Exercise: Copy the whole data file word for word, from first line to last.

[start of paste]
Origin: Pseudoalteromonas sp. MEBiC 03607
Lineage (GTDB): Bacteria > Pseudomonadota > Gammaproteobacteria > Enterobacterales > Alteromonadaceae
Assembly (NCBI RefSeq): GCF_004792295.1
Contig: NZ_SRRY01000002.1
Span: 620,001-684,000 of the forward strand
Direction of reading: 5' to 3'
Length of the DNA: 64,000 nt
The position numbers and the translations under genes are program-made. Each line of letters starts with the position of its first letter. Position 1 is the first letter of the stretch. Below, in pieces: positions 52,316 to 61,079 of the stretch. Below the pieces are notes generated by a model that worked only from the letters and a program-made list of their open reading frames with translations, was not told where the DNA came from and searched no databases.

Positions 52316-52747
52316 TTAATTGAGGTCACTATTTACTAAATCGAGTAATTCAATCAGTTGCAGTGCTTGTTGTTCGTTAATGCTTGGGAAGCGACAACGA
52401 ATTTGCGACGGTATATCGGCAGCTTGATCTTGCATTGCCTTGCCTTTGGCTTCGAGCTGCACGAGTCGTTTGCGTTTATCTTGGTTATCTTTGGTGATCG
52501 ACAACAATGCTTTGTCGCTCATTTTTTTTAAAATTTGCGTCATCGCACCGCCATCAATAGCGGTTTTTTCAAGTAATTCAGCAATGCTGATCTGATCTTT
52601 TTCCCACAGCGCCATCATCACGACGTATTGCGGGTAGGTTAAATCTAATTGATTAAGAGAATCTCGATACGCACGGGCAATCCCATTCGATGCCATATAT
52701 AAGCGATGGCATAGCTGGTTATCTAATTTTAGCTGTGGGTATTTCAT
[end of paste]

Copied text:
Origin: Pseudoalteromonas sp. MEBiC 03607
Lineage (GTDB): Bacteria > Pseudomonadota > Gammaproteobacteria > Enterobacterales > Alteromonadaceae
Assembly (NCBI RefSeq): GCF_004792295.1
Contig: NZ_SRRY01000002.1
Span: 620,001-684,000 of the forward strand
Direction of reading: 5' to 3'
Length of the DNA: 64,000 nt
The position numbers and the translations under genes are program-made. Each line of letters starts with the position of its first letter. Position 1 is the first letter of the stretch. Below, in pieces: positions 52,316 to 61,079 of the stretch. Below the pieces are notes generated by a model that worked only from the letters and a program-made list of their open reading frames with translations, was not told where the DNA came from and searched no databases.

Positions 52316-52747
52316 TTAATTGAGGTCACTATTTACTAAATCGAGTAATTCAATCAGTTGCAGTGCTTGTTGTTCGTTAATGCTTGGGAAGCGACAACGA
52401 ATTTGCGACGGTATATCGGCAGCTTGATCTTGCATTGCCTTGCCTTTGGCTTCGAGCTGCACGAGTCGTTTGCGTTTATCTTGGTTATCTTTGGTGATCG
52501 ACAACAATGCTTTGTCGCTCATTTTTTTTAAAATTTGCGTCATCGCACCGCCATCAATAGCGGTTTTTTCAAGTAATTCAGCAATGCTGATCTGATCTTT
52601 TTCCCACAGCGCCATCATCACGACGTATTGCGGGTAGGTTAAATCTAATTGATTAAGAGAATCTCGATACGCACGGGCAATCCCATTCGATGCCATATAT
52701 AAGCGATGGCATAGCTGGTTATCTAATTTTAGCTGTGGGTATTTCAT